Enormous, just right, skin tight ─ the dress was a mess ! After all, what’s dressmaking without some mishaps along the way ? Alterations were made and the slit jettisoned: a new silhouette had to created to compensate for the unwalkable bottom half of the dress. A triangular gore was inserted into the back of the dress, but for the lining only ! The idea of a chiffon train floated in my mind…

After tweaking the bodice, it was time for the lace application. I pinned the zipperless gown on my dress form and began the process of manipulating the lace, especially in the bust dart area.

Sew far, sew good ! No, really ─ there was A LOT of sewing with this dress because of the lace. I spent days securing the majority of the motifs onto the pink satin, first “stitched in the ditch” along the princess seams and then elsewhere. Thankfully, I had a great slanted zigzag stitch to use on my Baby Lock machine.
With the upper portion of the dress complete, I repeated the lace application on the lower half of the gown ─ more sewing…!

The wrong side of the face after sewing on the lace

A week later, I sewed on a ruched sash with the help of this tutorial: https://mamamadeit.blogspot.com/2011/03/ruched-satin-taffeta-sash.html Thank you, Mama !
The gathered ends were capped with a folded strip of satin and hooks and eyes were sewn on the underside.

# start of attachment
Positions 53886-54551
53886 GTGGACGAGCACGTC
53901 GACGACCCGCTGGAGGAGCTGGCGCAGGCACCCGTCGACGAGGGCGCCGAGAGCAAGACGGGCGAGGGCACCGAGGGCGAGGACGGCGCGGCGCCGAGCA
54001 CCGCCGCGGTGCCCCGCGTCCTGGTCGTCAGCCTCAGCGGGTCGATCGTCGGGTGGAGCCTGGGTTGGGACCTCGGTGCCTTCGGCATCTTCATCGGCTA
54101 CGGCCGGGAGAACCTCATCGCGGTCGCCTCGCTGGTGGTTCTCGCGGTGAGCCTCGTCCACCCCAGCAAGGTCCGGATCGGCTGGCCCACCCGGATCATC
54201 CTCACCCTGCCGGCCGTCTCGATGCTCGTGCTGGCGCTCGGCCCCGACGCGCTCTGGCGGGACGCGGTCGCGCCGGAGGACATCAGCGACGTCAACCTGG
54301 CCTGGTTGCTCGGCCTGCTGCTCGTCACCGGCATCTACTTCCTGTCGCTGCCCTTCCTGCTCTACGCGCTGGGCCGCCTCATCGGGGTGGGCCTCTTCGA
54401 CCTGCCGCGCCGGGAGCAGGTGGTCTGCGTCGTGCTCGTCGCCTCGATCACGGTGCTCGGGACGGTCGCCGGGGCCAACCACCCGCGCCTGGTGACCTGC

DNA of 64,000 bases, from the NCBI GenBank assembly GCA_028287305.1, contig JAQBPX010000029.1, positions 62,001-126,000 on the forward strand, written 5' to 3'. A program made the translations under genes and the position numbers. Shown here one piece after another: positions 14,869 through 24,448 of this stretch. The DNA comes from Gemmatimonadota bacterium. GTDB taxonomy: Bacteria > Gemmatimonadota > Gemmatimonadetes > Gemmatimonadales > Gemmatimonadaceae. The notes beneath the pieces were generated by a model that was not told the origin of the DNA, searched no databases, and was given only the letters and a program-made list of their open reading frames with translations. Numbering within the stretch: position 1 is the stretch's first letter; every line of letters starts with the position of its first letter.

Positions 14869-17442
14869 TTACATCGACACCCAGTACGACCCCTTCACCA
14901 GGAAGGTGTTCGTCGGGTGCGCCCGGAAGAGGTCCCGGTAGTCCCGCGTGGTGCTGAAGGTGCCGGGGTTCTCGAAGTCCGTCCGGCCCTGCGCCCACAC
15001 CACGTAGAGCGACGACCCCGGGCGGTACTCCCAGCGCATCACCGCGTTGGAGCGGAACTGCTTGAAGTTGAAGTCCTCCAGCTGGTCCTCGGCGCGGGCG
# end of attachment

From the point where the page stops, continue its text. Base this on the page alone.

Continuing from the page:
During the last stages of sewing and fitting, I realized the train was unrealistic. For one, I couldn’t squeeze myself into the dress during the final fitting and had to rework the back gore, slashing it into two. Fortunately, I was able to scrounge up enough fuchsia satin in the scrap bag to cut two identical gores. Once they were sewn onto the dress, the fit was better. However, the light and sheer chiffon just didn’t seem like a cohesive match when placed next to the adjacent sturdy and thick guipure lace; elegance is best personified in simplicity.

Despite the rescheduled concert date (February instead of October) the dress was perfectly suited for the mild weather and everything I had hoped for it to be, especially when accessorized with an abundance of pink organza. It was a diva’s dream !

I knew white rhinestones would be my accent color and the shoes were one of my main inspirations. They were last worn to the Pavarotti documentary in 2019. Bling, bling !

The lace was so pretty with its edges peeking above the neckline of the dress. Now, if I only had a big, sparkly diamond necklace to show off…